Are you ready to learn how to brew kombucha tea at home?
If you’ve just started falling in love with kombucha you’ve probably realized how expensive they can be. I’ve seen bottles go anywhere from 4 to 6 dollars depending on the store. So is it possible to make this stuff for cheap?
The answer is yes! You certainly can brew your own tea at home. It’s much easier than you think. You need a few basic ingredients, a bunch of patience, and the ability to give your product love with attention to details.
The hardest part of kombucha brewing is finding the exact taste you want for yourself. I’ve personally tried at least 50 different ways of brewing kombucha to find the perfect taste. You can experiment with lengths of the initial fermentation stages, use of different types of teas, different sugars and much more.
Here I’ll guide you through the simplest of setups. This is in no-way an absolute recipe kombucha, (remember experimentation) but this is a standard recipe you will see on many kombucha brewing websites. I’ve tried it myself with fantastic results. I will post more experimental ways of brewing but for the purpose of this article, I’m going to give you this “bare bones” recipe.
First off here are some ingredients/supplies you’ll need:
- 1 Tbsp of black tea*
- 1 Tbsp of green tea*
- 1 Cup of sugar*
- 1 Gallon of purified water
- Reusable tea bags for the tea
- About a 1.5-gallon glass jar
- Cheesecloth or breathable cloth
- A 1.25-gallon pot
- Kombucha culture, known as a ’SCOBY’ (Symbiotic Culture of Bacteria and Yeast)
- 2 cups of starter tea
- a rubber band
- Your kitchen stove (or a source of fire for everyone out in nature)
- Organic and free trade sold ingredients will make the best kombucha*
It’s as simple as that! Well, at least for stage 1 of fermentation. I’m only going to cover the first stage of fermentation in this article. I’ll cover the second stage of fermentation in part 2 of this article.
Place your 2 teaspoons of black and green tea into a reusable tea bag. In the future, I will reveal all sorts of ways of manipulating this step in the process.
You’re probably already thinking this. So I’ll just say it: you can use all kinds of teas in this process. Be wary though, there are certain types of tea that just won’t allow you to continue the kombucha mushroom cycle.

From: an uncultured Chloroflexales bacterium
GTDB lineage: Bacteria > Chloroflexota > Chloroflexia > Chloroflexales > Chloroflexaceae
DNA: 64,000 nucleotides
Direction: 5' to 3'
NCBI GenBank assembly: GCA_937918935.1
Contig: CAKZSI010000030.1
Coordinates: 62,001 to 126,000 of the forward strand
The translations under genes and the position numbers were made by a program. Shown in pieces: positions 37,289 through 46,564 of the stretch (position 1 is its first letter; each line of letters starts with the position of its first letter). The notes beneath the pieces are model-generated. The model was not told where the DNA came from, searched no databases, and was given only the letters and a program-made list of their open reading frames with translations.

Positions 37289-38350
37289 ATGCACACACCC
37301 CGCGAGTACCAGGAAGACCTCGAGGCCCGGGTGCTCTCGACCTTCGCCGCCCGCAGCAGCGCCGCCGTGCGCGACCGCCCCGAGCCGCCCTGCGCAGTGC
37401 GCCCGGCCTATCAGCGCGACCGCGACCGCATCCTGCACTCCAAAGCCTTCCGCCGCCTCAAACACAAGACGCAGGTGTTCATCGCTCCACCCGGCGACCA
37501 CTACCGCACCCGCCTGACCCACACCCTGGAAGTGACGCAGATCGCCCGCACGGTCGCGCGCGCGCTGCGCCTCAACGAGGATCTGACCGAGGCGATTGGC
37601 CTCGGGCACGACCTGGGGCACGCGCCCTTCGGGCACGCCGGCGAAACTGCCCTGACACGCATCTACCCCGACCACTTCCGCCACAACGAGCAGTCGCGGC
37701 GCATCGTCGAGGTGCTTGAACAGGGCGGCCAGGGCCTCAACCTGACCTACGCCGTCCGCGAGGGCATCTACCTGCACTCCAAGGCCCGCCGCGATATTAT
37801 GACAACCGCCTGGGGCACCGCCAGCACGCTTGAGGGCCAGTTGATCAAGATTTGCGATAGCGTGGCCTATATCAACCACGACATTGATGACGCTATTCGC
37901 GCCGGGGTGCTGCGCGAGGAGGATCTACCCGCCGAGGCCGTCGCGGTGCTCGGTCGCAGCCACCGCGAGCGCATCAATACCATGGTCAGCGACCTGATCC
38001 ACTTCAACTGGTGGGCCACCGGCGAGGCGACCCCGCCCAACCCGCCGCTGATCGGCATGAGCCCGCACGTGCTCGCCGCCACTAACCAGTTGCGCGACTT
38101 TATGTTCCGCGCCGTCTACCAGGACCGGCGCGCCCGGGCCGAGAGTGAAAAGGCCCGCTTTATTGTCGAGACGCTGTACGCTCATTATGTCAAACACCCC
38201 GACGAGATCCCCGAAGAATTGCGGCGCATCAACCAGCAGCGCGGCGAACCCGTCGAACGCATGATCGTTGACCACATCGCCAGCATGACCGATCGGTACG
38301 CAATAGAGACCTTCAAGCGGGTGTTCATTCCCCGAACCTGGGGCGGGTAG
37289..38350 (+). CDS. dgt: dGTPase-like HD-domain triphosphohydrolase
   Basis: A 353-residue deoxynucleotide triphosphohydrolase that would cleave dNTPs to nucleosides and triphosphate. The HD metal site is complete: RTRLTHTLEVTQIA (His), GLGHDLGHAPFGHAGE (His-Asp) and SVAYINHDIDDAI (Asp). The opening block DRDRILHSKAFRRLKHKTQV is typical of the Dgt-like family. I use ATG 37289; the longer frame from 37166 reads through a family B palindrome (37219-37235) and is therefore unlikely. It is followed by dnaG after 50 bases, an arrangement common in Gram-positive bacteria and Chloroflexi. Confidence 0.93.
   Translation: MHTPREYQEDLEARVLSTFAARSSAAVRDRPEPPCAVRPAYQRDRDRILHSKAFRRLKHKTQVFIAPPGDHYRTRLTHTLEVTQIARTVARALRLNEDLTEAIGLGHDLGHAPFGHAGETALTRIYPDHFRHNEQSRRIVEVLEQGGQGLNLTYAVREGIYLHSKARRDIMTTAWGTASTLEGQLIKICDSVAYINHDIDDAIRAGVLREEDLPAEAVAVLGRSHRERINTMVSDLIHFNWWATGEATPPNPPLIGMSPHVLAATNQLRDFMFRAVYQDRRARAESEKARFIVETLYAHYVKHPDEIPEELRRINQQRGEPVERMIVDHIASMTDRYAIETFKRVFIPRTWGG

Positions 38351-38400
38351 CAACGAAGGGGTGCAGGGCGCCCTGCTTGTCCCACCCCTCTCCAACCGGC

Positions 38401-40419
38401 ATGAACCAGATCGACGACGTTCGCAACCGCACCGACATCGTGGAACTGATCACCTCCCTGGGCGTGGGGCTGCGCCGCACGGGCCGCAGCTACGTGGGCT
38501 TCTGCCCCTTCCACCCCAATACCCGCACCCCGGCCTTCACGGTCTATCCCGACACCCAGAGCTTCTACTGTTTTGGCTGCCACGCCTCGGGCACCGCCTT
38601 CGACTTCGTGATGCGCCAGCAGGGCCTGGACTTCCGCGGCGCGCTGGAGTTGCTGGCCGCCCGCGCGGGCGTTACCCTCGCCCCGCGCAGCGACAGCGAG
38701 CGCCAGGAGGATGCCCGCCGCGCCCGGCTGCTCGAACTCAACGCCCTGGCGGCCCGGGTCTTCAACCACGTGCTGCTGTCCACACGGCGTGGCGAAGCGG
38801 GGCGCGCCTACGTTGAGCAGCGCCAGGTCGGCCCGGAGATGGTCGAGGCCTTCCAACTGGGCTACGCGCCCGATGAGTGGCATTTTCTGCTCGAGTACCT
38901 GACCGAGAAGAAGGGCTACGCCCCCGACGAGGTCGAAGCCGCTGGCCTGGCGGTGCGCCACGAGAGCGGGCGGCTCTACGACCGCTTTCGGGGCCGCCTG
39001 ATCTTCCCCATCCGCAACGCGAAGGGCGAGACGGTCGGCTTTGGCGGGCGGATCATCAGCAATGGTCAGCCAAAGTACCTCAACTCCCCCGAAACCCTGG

For now, let’s stick to the common recipe.
Take your gallon of water, put it in the pot, and heat it up. When the water is completely boiling. Place the tea bag in the boiling water. Let it sit for 10 – 15 minutes.
Get the 1 cup of sugar and place it in the pot and stir. Cover your tea and let it sit for approximately 5 hours or when the pot is cool to the touch.
Pour this gallon of sugary tea into your 1.5 glass gallon jar.
Make sure you wash your hands or wear gloves and then take the Scoby place it in the glass jar with the tea. Pour the starter tea. Don’t worry if you Scoby doesn’t
rise to the top and look like a protective shield for your tea, no matter how your Scoby sits it will start fermenting the sugar and the nutrients from the tea begin to build a new Scoby at the top. You’ll notice this new baby Scoby within 2 – 3 days.
Finally, leave the top of glass jar open, place the cheesecloth over and then secure with a rubber band. Now you sit and wait!
Depending on the climate you live in(hotter climates earlier times, lower is opposite) the kombucha will be ready in as early as 5 days.
This is another area of debate for kombucha brewers. There is no correct answer of course! I have an opinion, well several, other brewers have theirs and you’ll inevitably decide yours.
A rule of thumb, the earlier you start the next stage of brewing, the sweeter your final product will be. Some brewers want their batch to taste almost like soda others enjoy a heavy sour taste(about 2+ weeks). I usually stay within the 7 to 11-day range myself but experiment and see what you like best.
A final rule here, you shouldn’t let it ferment for over a month. I’ve never pushed it past that length with my batches. I’m too scared to let my Scoby die(they are living creatures) to find out what happens. Just know that you’re letting your Scoby starve if you don’t start the next phase of brewing and afterward place a new batch of tea.
Congratulations you made it through the first stage of the brewing process!